a path with trees on the side of a mountain: The views from Marin © Getty The views from Marin

Marin and Sonoma Coast

If you had a cozy waterfront cabin on tranquil Tomales Bay, you’d probably want to stay all summer. And if not? There’s Nick’s Cove. As remote as you can feel within an hour’s drive of San Francisco, the hotel's dozen beautifully appointed cottages (all with views, many set right over the bay) each feel like an independent retreat, with private entrances and outdoor spaces. Five minutes down the road, eternally popular Hog Island Oyster Co. is a mandatory stop for its outdoor bay-front oyster bar; if you can’t score a reservation, grab a bushel of bivalves and a shucking knife to go and throw your own picnic back at the cottage. Further north on Highway 1, the Bodega Bay Lodge, in the seaside town where Alfred Hitchcock set The Birds, is an equally peaceful sanctuary—ideal for coastal bluff walks, cruising on the resort’s complimentary bikes, or simply enjoying the bay views by the fire pits of onsite restaurant Drakes Fireside Lounge, with glass of wine in hand. City life couldn’t be farther away. (About 1 hour from San Francisco)

a tree with snow on the side of a mountain road: Catching a glimpse of Half Dome © Getty Catching a glimpse of Half Dome

Yosemite

While visiting Yosemite might require a bit more planning this year, the park’s major sites—Hetch Hetchy, Half Dome, Mariposa Grove—are as breathtakingly majestic as ever. Even a drive-through trip requires advance reservations; every vehicle entering the park needs to book a pass, and day passes disappear quickly. But if you do manage to snag one—or book a room at the iconic Ahwahnee Hotel, the rustic Yosemite Valley Lodge, the tents at Curry Village, or any of the now-reopened campgrounds—the park is yours to explore, with shuttle services temporarily suspended but all roads open, all trails open, and fewer crowds than ever. (About 3-4 hours from San Francisco, 4.5-5.5 hours from Los Angeles)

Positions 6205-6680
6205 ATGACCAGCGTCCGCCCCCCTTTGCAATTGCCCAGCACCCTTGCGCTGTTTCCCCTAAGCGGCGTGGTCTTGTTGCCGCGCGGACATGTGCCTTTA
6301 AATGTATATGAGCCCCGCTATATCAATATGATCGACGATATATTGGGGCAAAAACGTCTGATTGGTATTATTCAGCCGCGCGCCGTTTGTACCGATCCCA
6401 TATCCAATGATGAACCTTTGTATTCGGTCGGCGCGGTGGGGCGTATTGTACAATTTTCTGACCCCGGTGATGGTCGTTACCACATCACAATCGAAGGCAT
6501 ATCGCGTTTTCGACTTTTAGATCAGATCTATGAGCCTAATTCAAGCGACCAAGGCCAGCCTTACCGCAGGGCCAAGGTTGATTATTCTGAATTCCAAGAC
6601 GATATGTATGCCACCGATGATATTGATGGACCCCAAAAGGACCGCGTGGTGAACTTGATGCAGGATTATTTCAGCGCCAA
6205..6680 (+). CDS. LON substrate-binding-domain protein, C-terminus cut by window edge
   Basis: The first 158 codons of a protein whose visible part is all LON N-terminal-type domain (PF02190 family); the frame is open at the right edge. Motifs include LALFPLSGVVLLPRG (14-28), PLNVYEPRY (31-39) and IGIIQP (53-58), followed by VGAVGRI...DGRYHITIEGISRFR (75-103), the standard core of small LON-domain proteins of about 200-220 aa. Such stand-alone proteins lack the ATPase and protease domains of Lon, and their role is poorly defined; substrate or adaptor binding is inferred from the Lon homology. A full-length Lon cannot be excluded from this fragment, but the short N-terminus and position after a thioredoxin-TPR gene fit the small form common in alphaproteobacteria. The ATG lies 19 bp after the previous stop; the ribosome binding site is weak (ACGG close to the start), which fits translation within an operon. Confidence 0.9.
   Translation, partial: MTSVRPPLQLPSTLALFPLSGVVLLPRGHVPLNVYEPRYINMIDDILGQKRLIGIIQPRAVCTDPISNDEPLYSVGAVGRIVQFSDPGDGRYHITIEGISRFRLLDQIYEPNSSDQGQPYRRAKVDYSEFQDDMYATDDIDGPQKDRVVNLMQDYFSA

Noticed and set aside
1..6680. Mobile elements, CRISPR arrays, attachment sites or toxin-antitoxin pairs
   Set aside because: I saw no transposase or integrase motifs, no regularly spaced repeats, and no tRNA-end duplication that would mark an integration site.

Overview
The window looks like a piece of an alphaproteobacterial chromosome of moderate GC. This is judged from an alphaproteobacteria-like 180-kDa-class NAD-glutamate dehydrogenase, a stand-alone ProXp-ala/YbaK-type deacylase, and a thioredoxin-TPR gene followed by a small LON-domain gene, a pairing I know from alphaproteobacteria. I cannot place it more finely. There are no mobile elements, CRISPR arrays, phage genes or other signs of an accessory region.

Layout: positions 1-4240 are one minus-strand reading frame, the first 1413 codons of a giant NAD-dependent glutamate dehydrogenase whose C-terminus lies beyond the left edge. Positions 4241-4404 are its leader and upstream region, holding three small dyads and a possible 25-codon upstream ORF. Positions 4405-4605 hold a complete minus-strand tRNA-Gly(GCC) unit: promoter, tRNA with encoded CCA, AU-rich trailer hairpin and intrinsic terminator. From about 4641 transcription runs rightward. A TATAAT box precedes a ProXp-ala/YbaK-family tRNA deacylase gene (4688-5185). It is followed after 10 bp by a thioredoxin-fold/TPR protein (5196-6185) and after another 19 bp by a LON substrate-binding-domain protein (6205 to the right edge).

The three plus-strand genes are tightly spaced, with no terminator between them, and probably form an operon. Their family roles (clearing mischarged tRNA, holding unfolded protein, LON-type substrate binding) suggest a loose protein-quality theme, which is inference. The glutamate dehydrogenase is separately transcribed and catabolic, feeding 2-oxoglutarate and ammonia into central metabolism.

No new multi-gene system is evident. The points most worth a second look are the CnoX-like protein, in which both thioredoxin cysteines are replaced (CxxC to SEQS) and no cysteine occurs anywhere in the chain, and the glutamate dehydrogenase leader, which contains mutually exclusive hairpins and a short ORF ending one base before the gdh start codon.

The picturesque PCH at Big Sur © Getty The picturesque PCH at Big Sur

Big Sur

If redwood groves, endless stargazing, and the vast expanse of the Pacific factor into your idea of a California getaway, Big Sur is waiting. Reaching the cliff-hugging town isn’t the easiest trip; whether you’re coming from Northern or Southern California, you’ll arrive by the infamous twists and turns of Highway 1, also known as the Pacific Coast Highway (or the PCH), which winter rains have a tendency to shut down for months on end. But there’s nowhere better to appreciate California’s wild, dramatic coast, and road repairs completed in April have the town newly accessible by either route. The Post Ranch Inn sets the gold standard for understated-rustic luxury and pure escapism, perched 1200 feet above the ocean. Just across the road, Ventana Big Sur is similarly idyllic. Don’t expect much in the way of shopping or nightlife, but there’s really no need; you’re here for the stunning landscape of the Pacific coast, truly up there with any in the world. (About 3 hours from San Francisco, 6 hours from Los Angeles)

a tree in the middle of a field: Paso's vineyards should not be overlooked for the better known wine countries up north. © Getty Paso's vineyards should not be overlooked for the better known wine countries up north.

Paso Robles

While Northern California has the state’s best-known wine regions of Napa and Sonoma, Paso Robles, near the Central Coast, has just as much to offer—one part scenic, rolling-hill vineyards, one part laid-back horse country. Joining Condé Nast Traveler Readers' Choice Award winners Allegretto Vineyard Resort and the more intimate Hotel Cheval on the town square are newer lodgings including the Stables Inn, from the same team as the stately Cheval but with a more laid-back vibe.